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China Hits Back At U.S. For Criticizing Corridor Project With Pakistan

FILE: Pakistani Prime Minister Imran Khan (center L) and Chinese Premier Li Keqiang (centre R) applaud during a signing ceremony at the Great Hall of the People in Beijing on October 8.
FILE: Pakistani Prime Minister Imran Khan (center L) and Chinese Premier Li Keqiang (centre R) applaud during a signing ceremony at the Great Hall of the People in Beijing on October 8.

China and Pakistan have urged the United States "to sift fact from fiction" before questioning their bilateral infrastructure development program, which Beijing is funding under its global Belt and Road Initiative (BRI).

The reaction came after a senior American diplomat spoke critically of the multibillion-dollar collaboration, known as the China-Pakistan Economic Corridor (CPEC), and warned it would eventually worsen Islamabad's economic troubles and benefit only Beijing.

Speaking to an audience at the Woodrow Wilson International Center for Scholars on November 21, Alice Wells, acting assistant secretary of state for South and Central Asian affairs, said the U.S. offered a better model that would improve the fundamentals of Pakistan's troubled economy. She also raised questions about the transparency and fairness of CPEC projects as well as related Chinese loans Islamabad has received.

Her remarks drew a strong response from Chinese and Pakistani officials on November 22.

Beijing's ambassador to Islamabad, Yao Jing, said Wells lacked "accurate" knowledge and relied primarily on Western media "propaganda" to level the accusations.

"I would like to remind my American colleague that if you are really making this kind of allegation, please be careful, show your evidence, give me evidence; we will take action," Yao said while addressing reporters.

He said China and Pakistan are determined to ensure the infrastructure project is free of corruption.

The Chinese diplomat said CPEC is open to investment from anywhere in the world and China would happily welcome U.S. investment in it. Yao described Wells' remarks as astonishing, saying he had personally briefed her twice on the program during her recent visits to Islamabad.

Meanwhile, Pakistani Senate Foreign Affairs Committee Chairman Mushahid Hussain described the allegations by Wells as disappointing. He noted that CPEC has ensured energy security for Pakistan and set the stage for an "industrial revolution" in the next stage of the massive project, which is already in progress.

"CPEC is central to Pakistan's future and it's a pivot of our strategic relationship with China and for which Pakistan has benefited already. We feel she had got her facts mixed up because of unfounded media reports. So, I think it is important to sift fact from fiction," Hussain said.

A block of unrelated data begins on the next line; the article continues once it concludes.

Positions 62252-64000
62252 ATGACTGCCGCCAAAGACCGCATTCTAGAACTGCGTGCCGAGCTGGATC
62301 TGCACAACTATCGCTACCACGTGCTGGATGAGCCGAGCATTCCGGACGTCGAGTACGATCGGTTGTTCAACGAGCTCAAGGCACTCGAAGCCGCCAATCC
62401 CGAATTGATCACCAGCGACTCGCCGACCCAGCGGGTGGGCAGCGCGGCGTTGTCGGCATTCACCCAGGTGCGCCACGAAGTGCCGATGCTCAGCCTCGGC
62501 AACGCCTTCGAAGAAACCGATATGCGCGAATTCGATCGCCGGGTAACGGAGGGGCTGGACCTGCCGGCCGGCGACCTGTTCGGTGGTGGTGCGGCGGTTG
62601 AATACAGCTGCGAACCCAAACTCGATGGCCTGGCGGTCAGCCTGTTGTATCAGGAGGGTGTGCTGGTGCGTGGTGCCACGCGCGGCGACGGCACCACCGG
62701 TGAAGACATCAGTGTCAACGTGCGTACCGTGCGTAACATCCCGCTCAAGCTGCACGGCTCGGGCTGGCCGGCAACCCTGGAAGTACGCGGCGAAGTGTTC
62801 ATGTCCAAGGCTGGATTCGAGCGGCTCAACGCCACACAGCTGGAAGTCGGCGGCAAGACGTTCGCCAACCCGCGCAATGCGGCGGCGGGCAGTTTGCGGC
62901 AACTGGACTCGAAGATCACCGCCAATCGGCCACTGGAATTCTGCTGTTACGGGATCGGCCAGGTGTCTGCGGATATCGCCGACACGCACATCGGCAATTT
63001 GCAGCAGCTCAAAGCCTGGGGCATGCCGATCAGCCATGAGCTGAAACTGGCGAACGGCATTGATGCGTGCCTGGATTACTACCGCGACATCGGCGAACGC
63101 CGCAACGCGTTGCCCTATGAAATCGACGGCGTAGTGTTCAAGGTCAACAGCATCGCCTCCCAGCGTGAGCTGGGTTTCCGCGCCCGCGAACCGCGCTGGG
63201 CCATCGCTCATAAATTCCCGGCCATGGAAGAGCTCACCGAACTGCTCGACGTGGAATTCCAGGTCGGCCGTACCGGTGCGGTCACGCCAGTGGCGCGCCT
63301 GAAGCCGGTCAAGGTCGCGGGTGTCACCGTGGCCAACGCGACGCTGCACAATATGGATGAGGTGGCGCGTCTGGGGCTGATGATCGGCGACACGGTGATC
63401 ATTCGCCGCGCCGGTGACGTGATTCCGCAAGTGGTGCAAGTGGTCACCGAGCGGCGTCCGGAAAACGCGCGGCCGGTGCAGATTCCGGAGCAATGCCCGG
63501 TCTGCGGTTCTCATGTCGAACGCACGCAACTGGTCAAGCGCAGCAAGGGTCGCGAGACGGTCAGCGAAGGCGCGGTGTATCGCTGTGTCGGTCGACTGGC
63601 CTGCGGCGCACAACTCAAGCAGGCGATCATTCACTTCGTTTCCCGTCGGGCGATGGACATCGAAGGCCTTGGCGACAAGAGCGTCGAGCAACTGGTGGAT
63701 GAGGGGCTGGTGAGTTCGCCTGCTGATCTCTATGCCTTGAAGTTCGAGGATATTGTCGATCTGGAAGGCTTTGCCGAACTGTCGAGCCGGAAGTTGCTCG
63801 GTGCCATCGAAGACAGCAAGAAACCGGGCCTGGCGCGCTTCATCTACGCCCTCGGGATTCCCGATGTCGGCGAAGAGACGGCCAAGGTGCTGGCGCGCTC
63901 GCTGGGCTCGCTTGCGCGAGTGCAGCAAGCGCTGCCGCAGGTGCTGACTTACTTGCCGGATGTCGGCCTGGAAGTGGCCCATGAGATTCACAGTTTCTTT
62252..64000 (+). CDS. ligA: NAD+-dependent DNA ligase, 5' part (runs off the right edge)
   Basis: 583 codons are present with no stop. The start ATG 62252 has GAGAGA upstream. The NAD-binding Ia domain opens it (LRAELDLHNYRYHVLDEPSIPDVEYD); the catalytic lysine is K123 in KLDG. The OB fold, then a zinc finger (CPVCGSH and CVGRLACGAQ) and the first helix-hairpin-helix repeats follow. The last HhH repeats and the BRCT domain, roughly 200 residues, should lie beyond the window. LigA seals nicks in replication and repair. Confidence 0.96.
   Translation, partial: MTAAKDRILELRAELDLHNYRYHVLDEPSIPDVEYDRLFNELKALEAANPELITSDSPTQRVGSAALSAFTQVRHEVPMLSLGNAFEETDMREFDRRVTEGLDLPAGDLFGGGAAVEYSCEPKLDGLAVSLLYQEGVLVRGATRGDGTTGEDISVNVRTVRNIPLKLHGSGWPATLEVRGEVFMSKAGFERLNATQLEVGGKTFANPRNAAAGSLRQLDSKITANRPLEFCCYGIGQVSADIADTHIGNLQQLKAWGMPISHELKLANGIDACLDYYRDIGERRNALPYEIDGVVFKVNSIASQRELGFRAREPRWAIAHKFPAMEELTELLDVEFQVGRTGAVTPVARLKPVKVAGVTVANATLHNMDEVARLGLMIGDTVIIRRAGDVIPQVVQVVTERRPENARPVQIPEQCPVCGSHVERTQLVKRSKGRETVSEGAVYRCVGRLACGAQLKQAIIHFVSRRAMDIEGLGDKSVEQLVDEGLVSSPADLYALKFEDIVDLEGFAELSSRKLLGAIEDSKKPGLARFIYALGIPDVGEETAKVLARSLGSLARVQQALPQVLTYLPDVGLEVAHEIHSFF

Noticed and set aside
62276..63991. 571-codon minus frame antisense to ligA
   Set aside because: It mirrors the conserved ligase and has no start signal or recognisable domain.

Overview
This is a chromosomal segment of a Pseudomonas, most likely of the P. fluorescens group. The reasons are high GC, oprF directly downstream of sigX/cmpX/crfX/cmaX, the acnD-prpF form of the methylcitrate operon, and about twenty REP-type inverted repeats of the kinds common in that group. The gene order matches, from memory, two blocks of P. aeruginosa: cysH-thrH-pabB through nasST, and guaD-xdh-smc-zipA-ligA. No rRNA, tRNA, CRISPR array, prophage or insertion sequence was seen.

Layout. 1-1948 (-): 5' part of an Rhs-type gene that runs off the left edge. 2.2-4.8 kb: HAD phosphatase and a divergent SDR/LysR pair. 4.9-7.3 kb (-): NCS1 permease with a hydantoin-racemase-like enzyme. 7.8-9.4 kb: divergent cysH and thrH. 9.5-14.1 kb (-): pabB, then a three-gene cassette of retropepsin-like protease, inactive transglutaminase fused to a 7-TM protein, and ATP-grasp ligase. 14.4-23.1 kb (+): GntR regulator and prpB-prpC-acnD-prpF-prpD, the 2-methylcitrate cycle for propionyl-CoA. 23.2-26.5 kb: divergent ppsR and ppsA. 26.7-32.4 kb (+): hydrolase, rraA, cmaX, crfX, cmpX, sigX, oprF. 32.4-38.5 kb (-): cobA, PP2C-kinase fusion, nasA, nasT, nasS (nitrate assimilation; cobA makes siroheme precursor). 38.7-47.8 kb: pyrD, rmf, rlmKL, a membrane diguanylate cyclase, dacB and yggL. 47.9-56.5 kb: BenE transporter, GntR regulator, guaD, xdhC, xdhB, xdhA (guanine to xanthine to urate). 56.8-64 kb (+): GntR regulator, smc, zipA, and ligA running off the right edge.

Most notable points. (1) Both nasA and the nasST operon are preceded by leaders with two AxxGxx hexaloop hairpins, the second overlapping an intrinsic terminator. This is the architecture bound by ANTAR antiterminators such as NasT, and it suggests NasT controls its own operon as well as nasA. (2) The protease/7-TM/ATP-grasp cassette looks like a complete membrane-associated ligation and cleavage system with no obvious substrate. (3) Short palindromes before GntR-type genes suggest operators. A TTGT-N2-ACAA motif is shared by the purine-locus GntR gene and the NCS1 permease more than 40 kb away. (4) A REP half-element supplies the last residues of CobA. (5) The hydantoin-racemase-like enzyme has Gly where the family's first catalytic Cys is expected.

Beijing has invested around $20 billion in Pakistan over the past five years to help upgrade and build ports, roads and power plants, effectively ending nationwide crippling electricity outages.

Most of the money has come as direct foreign investment, while some has been in the form of soft loans and grants. The overall investment of CPEC is estimated to grow to around $60 billion by 2030.

Critics in the U.S. and elsewhere see China's BRI program as a "debt trap" for countries like Pakistan, which have struggling economies that would make it difficult for them to make Chinese loan repayments. Islamabad's repayments are due in the next few years and analysts say that process will bring the country's depleting foreign exchange reserves under pressure.

Ambassador Yao dismissed those concerns, saying unlike Washington and West-governed lenders like the International Monetary Fund, Beijing does not offer or suspend financial loans for "political" reasons.

"China will never ever ask for these loan repayments as long as you are in need of this money. If Pakistan needs it, we keep it here," he told the audience.

Yao took issue with the U.S. for questioning Chinese aid or loans he said were meant only to help partner nations to improve and stabilize their economies.

"The United States is the biggest loan taker from the world, and even China gave them in credit about $3 trillion," said the Chinese envoy.

Wells noted, however, that even if loan payments are deferred, they are going to continue to hang over Pakistan's economic development potential to hamper Prime Minister Imran Khan's reform agenda.

She said CPEC relies primarily on Chinese workers and supplies, noting that local industry does not benefit from the initiative and that CPEC is not addressing the issue of rising unemployment in Pakistan.

Yao rejected the assertions, saying CPEC has provided more than 75,000 direct jobs to Pakistani workers and is expected to create as many as 2.3 million jobs by 2030.

The Chinese envoy said the project will have built several special economic free zones by then, enabling Pakistan to improve the quantity and quality of its exports to bring home much-needed dollars to boost its foreign exchange reserves.

Yao criticized Wells for using reported estimated costs of certain projects in her speech. He said those projects were still under discussion and their final cost had not been determined.